Robot 6

John Rozum explains how to kill your darlings

Rozum had to rework Midnight, Mass in some harsh ways in order to adjust for story constrictions outside his control

Another post for the process junkies; this time about writing. On his blog, John Rozum answers a reader’s question about trimming fat and killing darlings in comics scripts. It’s one of the basic rules of writing, but Rozum relates it specifically to the pre-determined page counts of single-issue comics stories.

Generally, if it’s an action oriented comic book, I will cut out some of the action. My feeling is that with over 75 years of super hero comics behind us, everyone reading them has seen two people in garish outfits hitting each other frequently enough that they can fill in the blanks and get the sense that a hefty battle is being waged even if I cut out a page of someone getting beaten with a parking meter or having a bus thrown at them. This seems like something easier to do away with and without the same impact that cutting a scene that strengthens the bond between two characters through their interaction over dinner.

Cutting action pages out of an action comic is an interesting choice, but Rozum is clear about his personal priorities in story construction. ” I usually put the characters first and plot serves as a supporting function to develop the characters,” he writes, “whether that’s something long term like Xombi, or even a 2-issue Batman story.” The implication is that writers should identify their own priorities in storytelling and make edits accordingly.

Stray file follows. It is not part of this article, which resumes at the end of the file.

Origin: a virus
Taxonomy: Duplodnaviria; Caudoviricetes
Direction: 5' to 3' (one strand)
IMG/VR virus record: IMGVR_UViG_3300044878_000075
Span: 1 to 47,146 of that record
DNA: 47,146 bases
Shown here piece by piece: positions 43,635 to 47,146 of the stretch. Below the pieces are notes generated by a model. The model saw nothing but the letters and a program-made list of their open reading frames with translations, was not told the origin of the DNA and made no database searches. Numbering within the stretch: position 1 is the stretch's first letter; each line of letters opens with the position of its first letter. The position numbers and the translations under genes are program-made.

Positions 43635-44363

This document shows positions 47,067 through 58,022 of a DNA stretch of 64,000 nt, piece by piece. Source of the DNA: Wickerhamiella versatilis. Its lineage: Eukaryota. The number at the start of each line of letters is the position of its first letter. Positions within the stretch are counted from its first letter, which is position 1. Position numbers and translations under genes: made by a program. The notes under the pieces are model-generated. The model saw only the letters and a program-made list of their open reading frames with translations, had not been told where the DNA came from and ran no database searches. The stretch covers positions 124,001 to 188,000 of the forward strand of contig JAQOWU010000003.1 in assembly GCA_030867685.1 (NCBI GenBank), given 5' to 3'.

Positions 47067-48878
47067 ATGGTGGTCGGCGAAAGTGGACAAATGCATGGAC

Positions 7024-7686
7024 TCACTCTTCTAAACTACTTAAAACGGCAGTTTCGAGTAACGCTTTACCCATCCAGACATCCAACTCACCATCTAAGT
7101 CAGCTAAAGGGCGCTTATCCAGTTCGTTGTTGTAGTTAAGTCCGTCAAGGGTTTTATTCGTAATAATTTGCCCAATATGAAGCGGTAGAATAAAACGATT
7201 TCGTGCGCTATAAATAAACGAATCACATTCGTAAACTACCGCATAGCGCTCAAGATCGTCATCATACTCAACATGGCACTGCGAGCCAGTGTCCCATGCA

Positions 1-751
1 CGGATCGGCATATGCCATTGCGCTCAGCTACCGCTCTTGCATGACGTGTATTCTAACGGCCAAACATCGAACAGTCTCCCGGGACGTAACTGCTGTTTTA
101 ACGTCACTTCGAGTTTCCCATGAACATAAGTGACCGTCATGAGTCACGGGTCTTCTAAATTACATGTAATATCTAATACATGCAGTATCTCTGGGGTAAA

Rozum also talks about what happens when he does have to cut character moments and when outside forces like suddenly reduced page counts and truncated series get in the way of his original plans. There are lots of real-life examples from Xombi, Midnight Mass, and The X-Files and also stuff about how much freedom artists should have in developing pacing. Even though there’s a lot there, it’s not a long post. Very worth the time of new writers.

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Comments

3 Comments

I agree that the plot grows from characters but I absolutely cannot get behind cutting out the action from an action comic. There are a million and one ways to write creative, engaging fight scenes that aren’t derivative and dull and if you think that there aren’t, maybe superhero comics isn’t really the right avenue for your talents.

Andrew Collins

April 2, 2012 at 5:55 pm

Chris,
I didn’t get that Rozum found action scenes dull at all. What I gathered from his comments is that he much preferred taking a few extra pages/panels to show personal interaction and give you more depth to the characters than wasting extraneous pages on action. That way, when an action scene DOES occur, you feel more for the characters and their motivations than just yawning and saying to yourself, “Oh, another fight scene…”

On a seperate note, that sucks that Midnight, Mass was intended to be an ongoing and got truncated. I really enjoyed both mini-series and have been hoping to see Rozum do more with the characters…

You’re right, I should have read it a little more closely. Still, if it’s a GOOD fight scene I’ll have no reason to yawn at it to begin with :)

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